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Arnaud Fleurent-Didier

Seven hours ago, I hadn’t heard of Arnaud Fleurent-Didier. I still know close to nothing about him. But he caught my ear this morning while I was listening to the internet feed of WFMU. As you may know, WFMU is a listener-supported radioi station in Jersey City, New Jersey. It describes itself as follows:

WFMU’s programming ranges from flat-out uncategorizable strangeness to rock and roll, experimental music, 78 RPM Records, jazz, psychedelia, hip-hop, electronica, hand-cranked wax cylinders, punk rock, gospel, exotica, R&B, radio improvisation, cooking instructions, classic radio airchecks, found sound, dopey call-in shows, interviews with obscure radio personalities and notable science-world luminaries, spoken word collages, Andrew Lloyd Webber soundtracks in languages other than English as well as Country and western music.

All of the station’s programming is controlled by individual DJs and is not beholden to any type of station-wide playlist or rotation schedule. Experimentation, spontaneity and humor are among the station’s most frequently noted distinguishing traits. WFMU does not belong to any existing public radio network, and close to 100% of its programming originates at the station.

I had WFMU on in the background as I read the latest news when I realized that the station was playing some guy singing in French, and that the music didn’t sound like any recognizable genre of pop, American or French. I started paying more attention, and meanwhile I got the guy’s name from WFMU’s list of what was playing, looked him up, found an extremely abbreviated description in French at wikipedia and a somewhat more extended discussion at an Air France site. An excerpt: “French musician-singer Arnaud Fleurent-Didier was born on June 26, 1974. . . . His impeccable 3-piece suit and air of a fashion model straying into the world of French chanson might be seen as pretentious. His UV-induced tan and his little songs could be taken for megalomania. But nothing could be further from the truth. Arnaud Fleurent-Didier has class – natural and sincere. And his album proves it. The songs follow each other like the pages of a secret notebook finally revealed. With finely honed irony, he confides his worries, doubts, questions, dreams, highs and lows. How he appears in the eyes of others, his need for public recognition; his failures; his desires; to change professions. be interviewed in Les Inrocks, make the cover of Magic. Ambition: In a sometimes hesitant, fragile voice he conveys all that.” And then there’s his website, which has a video in which he talks about his latest album, La Réproduction.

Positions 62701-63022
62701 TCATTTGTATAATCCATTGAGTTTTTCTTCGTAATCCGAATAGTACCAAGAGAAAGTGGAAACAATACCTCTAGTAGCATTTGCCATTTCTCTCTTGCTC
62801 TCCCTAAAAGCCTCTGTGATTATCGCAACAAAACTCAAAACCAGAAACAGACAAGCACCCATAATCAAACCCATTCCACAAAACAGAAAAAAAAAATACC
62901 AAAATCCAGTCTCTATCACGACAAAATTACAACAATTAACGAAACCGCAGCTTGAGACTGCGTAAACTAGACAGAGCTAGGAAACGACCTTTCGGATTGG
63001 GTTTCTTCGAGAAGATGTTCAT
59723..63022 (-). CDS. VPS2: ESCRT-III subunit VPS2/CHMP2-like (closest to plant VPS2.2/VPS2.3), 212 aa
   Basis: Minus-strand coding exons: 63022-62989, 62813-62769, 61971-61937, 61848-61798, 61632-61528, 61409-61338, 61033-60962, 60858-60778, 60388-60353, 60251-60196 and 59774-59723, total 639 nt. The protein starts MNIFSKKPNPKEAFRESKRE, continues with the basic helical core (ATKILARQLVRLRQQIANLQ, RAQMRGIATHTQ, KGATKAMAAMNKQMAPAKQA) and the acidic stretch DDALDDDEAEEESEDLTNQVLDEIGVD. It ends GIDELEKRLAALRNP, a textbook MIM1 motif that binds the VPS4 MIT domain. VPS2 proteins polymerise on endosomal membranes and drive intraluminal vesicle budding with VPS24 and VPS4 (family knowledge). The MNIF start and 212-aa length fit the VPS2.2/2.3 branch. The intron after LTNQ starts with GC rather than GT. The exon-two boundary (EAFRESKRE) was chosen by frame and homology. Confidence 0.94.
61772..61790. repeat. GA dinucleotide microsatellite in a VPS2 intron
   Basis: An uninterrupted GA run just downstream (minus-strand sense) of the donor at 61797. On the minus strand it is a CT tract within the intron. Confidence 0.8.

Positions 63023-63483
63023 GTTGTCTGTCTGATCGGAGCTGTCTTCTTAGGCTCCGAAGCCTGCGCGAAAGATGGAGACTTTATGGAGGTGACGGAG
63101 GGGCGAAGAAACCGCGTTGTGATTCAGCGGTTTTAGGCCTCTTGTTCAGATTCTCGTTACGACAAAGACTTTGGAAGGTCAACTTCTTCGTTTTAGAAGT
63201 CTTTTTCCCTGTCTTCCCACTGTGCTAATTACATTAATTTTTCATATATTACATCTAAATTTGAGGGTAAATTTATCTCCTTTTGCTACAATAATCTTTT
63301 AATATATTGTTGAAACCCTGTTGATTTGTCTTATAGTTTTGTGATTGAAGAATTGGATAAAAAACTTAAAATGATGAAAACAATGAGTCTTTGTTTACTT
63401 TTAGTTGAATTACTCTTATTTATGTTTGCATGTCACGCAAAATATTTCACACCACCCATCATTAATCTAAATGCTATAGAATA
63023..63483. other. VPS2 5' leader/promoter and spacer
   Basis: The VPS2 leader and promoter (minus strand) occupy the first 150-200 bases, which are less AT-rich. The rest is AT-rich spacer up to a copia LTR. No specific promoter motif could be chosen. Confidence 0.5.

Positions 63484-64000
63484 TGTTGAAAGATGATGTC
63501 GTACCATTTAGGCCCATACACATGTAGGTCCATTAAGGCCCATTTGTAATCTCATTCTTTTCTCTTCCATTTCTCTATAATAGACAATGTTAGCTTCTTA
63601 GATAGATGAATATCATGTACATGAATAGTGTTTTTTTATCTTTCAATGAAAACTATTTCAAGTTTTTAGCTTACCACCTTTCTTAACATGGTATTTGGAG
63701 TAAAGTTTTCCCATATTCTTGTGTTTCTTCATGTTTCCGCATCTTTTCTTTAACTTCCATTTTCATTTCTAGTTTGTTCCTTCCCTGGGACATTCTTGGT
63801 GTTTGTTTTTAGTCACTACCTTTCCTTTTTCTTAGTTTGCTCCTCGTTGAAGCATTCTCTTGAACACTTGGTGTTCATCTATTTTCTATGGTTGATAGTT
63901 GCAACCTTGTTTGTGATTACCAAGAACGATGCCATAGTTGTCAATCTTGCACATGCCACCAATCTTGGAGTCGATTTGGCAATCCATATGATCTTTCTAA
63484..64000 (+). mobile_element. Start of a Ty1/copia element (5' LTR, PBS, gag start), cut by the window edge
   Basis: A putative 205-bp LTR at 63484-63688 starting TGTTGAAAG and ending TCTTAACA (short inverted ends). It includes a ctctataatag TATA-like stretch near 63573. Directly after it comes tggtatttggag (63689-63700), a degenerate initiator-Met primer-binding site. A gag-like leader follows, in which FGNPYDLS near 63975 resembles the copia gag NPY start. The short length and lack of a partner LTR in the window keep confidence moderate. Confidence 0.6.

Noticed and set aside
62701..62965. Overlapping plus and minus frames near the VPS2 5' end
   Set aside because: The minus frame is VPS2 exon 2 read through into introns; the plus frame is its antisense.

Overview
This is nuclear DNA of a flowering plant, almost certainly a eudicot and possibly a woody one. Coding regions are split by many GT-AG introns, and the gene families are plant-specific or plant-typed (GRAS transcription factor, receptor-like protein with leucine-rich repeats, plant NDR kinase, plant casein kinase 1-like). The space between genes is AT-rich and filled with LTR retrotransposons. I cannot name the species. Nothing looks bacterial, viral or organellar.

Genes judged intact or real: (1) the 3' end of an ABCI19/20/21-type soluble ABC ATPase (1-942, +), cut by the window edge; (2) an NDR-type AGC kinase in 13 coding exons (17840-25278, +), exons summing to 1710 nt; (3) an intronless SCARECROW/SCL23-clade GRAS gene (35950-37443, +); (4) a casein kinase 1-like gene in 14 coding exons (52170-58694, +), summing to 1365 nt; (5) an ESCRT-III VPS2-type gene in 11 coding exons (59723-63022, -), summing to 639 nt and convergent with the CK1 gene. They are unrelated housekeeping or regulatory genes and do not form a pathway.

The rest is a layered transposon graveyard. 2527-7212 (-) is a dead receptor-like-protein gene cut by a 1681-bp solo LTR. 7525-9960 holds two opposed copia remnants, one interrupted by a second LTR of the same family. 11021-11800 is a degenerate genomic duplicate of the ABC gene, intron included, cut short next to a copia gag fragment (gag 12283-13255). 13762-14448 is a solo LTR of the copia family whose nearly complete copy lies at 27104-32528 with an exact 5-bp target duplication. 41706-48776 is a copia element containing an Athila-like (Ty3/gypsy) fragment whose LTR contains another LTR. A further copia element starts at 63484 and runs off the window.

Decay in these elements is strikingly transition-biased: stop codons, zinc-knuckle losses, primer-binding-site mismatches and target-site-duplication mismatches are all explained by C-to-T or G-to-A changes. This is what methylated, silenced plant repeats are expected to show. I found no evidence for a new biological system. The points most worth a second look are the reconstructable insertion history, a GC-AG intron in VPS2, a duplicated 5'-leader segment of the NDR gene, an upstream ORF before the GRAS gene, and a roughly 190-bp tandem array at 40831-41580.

It soon emerged that he was actually on WFMU live as part of a several-day visit to New York. After he played a couple of songs, the DJ interviewed him. Maybe he is pretentious. I don’t know. But he’s interesting, and I am curious to hear more of his music. He’s appearing tonight at the Museum of Modern Art as part of their Music for MoMA Nights series. As explained at the website, “Music for MoMA Nights in August features a range of innovative and popular French songwriters, in celebration of the exhibition Matisse: Radical Invention, 1913–1917. Each artist in Hear France has struck a conscious balance between tradition and invention. Most draw on various aspects of the chanson heritage and place a strong emphasis on literate lyrics. All have devised personal ways to construct modern works with no hints of quaintness. Hear France offers a rare opportunity for New York audiences to sample today’s French music scene in a lively setting.” As for Fleurent-Didier, the site explains that he

is a multi-instrumentalist with a taste for 1970s synthesized sounds and an aesthetic that owes much to both Michel Legrand and the band Air (with which he has performed). He has released his music for ten years under a variety of monikers. The song “France-Culture,” from his latest album, has become a bit of a polarizing manifesto. An almost overly literate soliloquy, it indicts his parents’ generation for its failure to pass on cultural knowledge and real values. While the music is solidly anchored in its time, the lyrics are a bridge to pre-1968 preoccupations and are reminiscent of the literary dialogues of early Eric Rohmer movies. The mixture of real emotion and preciousness of expression is quintessentially French and disarmingly personal.

However good his music is, he is at least interesting as a window into contemporary French pop culture. Maybe I’ll buy his recent album. I can order it from Amazon, but there are no reviews at the Amazon site. Ah, I just realized, if I want reviews, I should go to the French Amazon site. Here. Mixed. Next step — I’ll ask my niece and nephew what they think, assuming they even know of him.

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